x Abu Dhabi, UAEThursday 18 January 2018

Joe Allen is key to Brendan Rodgers' Anfield rebuild

The midfielder joined his manager in making the switch to Liverpool, and is fast repaying the faith, writes Richard Jolly .

Joe Allen, the Liverpool midfielder, has been one of the few highlights in his new club’s indifferent start to the season. He played in the 2-0 loss at Anfield to Arsenal in the Premier League.
Joe Allen, the Liverpool midfielder, has been one of the few highlights in his new club’s indifferent start to the season. He played in the 2-0 loss at Anfield to Arsenal in the Premier League.

The first time Joe Allen played at Anfield, he received a generous ovation. It might not be unusual for Liverpool players but for one detail: the midfielder was in the white of Swansea City at the time.

It was the first time, too, that a Brendan Rodgers side was applauded off the hallowed turf after a goalless draw illuminated by Allen's passing.

Jump ahead 10 months and the Anfield public remain enchanted by Allen. While Liverpool languish in the relegation zone of the embryonic league table, their start to the season has contained at least one positive: Allen has had people purring. A small man with the £15 million (Dh87.2m) price tag is having a big impact.

"He is 5ft 6ins but in terms of a footballer, he is 7ft 6ins," said Rodgers. "He is absolutely immense in his courage to get on the ball, how he reads the game and his football intelligence. We paid £15m but I said when he came in that price will double. Some people probably laughed."

They are not now. Colleagues are becoming admirers. "I think Joe Allen is brilliant," his fellow midfielder Jonjo Shelvey said. "The way he keeps the ball and the tenacity to get the ball back, as well, is outstanding."

The midfield metronome finished his debut Premier League campaign with a pass completion rate of 91.2 per cent and has been still more accurate in his distribution in a Liverpool shirt.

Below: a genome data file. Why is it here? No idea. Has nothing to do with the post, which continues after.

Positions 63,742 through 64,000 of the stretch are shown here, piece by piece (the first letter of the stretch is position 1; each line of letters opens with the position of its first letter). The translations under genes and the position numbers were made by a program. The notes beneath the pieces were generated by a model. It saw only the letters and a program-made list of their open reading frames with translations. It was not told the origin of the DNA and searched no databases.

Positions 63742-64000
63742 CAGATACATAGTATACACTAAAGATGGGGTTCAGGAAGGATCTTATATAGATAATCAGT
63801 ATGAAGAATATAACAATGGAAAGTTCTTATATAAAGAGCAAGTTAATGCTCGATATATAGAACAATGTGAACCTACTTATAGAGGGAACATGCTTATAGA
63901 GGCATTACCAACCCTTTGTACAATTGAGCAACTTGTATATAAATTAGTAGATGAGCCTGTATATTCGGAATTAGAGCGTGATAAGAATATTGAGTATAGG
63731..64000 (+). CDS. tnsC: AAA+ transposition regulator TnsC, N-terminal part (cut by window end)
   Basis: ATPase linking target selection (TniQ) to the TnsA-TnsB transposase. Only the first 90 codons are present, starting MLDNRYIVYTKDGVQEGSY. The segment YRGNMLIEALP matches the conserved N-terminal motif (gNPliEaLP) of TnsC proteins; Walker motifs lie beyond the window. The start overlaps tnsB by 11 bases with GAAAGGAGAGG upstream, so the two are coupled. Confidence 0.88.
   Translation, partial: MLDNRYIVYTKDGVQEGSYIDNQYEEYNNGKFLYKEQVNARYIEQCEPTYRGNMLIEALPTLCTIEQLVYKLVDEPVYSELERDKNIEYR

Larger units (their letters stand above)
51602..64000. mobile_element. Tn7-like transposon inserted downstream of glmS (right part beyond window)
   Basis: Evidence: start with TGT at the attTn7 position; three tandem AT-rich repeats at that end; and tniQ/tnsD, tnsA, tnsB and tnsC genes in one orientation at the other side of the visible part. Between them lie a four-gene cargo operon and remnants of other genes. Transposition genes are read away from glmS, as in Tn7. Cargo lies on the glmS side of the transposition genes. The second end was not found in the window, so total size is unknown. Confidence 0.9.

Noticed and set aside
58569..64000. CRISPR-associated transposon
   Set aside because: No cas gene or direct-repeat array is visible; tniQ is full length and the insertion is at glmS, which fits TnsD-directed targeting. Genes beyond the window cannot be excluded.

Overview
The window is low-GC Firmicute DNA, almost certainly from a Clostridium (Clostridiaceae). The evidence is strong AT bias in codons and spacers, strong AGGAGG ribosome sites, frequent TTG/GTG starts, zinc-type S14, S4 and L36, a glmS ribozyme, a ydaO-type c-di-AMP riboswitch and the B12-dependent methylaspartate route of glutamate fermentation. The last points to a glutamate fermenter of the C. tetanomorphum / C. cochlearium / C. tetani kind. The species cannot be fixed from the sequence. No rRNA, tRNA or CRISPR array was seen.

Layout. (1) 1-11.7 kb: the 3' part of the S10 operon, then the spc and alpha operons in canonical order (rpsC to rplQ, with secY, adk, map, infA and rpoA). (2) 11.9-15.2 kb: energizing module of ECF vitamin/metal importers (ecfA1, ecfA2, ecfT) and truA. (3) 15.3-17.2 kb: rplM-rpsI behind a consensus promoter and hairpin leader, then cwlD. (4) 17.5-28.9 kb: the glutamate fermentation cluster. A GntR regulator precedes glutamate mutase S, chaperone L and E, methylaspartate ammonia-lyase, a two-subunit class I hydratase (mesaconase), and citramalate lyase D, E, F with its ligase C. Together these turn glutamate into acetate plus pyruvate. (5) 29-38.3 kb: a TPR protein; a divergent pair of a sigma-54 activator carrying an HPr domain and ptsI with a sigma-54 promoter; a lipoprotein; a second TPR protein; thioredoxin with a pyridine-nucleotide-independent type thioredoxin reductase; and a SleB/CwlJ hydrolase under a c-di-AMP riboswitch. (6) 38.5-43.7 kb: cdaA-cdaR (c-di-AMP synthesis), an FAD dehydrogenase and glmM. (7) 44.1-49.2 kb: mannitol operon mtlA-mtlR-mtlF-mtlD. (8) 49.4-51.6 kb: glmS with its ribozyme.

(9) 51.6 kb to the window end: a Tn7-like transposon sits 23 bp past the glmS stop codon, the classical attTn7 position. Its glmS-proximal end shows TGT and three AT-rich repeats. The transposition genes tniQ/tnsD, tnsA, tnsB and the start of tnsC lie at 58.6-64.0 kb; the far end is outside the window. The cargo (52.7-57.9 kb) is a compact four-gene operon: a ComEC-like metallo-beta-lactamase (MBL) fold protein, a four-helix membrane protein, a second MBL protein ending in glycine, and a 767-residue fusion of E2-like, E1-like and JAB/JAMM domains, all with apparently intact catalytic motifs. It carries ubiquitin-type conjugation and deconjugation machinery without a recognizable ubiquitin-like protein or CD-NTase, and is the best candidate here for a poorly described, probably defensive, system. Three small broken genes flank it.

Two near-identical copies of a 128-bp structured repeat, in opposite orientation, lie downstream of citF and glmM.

With an instinctive ability to find space to receive a pass before playing another, Allen has the characteristics that prompt comparisons by Anfield old-timers.

"He reminds me a little bit of Ronnie Whelan," said Mike Marsh, the first-team coach, harking back to the veteran of six league titles. An ability to press as well as pass means that, Marsh said: "Joe is very good defensively."

The sort of player who knits teams together, his talent was recognised at an early age. At nine, he entered Swansea's youth system. At 16, he debuted, albeit in the Welsh Cup. Soon after his 17th birthday he made his first Football League appearance. Not, he said, that his bows had happy endings. His first league game for Liverpool was a 3-0 defeat to West Bromwich Albion, continuing a theme.

"In my debut for Swansea, we lost to Port Talbot Town in extra time," he said. "Then my league debut came as a substitute in a 6-3 defeat to Blackpool. You learn to recover from moments like that."

Allen did; the teenager was a bit-part player as Roberto Martinez's side won promotion from League One and then began to feature more often in the Championship before prospering in the Premier League last season.

Starting in humbler surroundings benefited him, he believes.

"I think if you look at the amount of games I've played for someone my age, that would probably only happen at a team that's come through the leagues," he said. "That experience has been vital for me. I wouldn't change it for the world."

Now 22, those games have been shared between four sides in a short space of time. "A pretty incredible couple of months" is how he describes teaming up with first Ryan Giggs and then Steven Gerrard.

He said: "It's been great, one amazing experience after another. What we achieved with Swansea was special. Then to play more games for Wales, represent Great Britain at the Olympics and sign for Liverpool, as well, it has been pretty hectic."

Indeed, his life has just got busier: last Thursday, he became a father for the first time when son Alfie was born.

Allen was one of the standout performers as Stuart Pearce's side reached the quarter-finals at the Olympic Games, but it was not without an embarrassment.

In the match day programme, Allen was described as English. Actually, he was born in Carmarthen, in the west of Wales and grew up in nearby Narberth, near the Irish Sea and one of the most Celtic parts of the country: Allen is a rare Welsh speaker in professional football, although many people preserve their ancient tongue in Pembrokeshire.

On the pitch, he speaks the same language as another Celt, the Northern Irishman Rodgers.

"He's shown me nothing but faith and that's been a massive help," Allen said. "He's a brilliant coach and person, someone who you are desperate to please."

Thus far, he is doing that. It is a mutual appreciation society. "The Liverpool supporters are going to enjoy watching this kid play," Rodgers said after the 2-2 draw with Manchester City, when Allen turned in a man-of-the-match performance. They already are.


twitter Follow us @SprtNationalUAE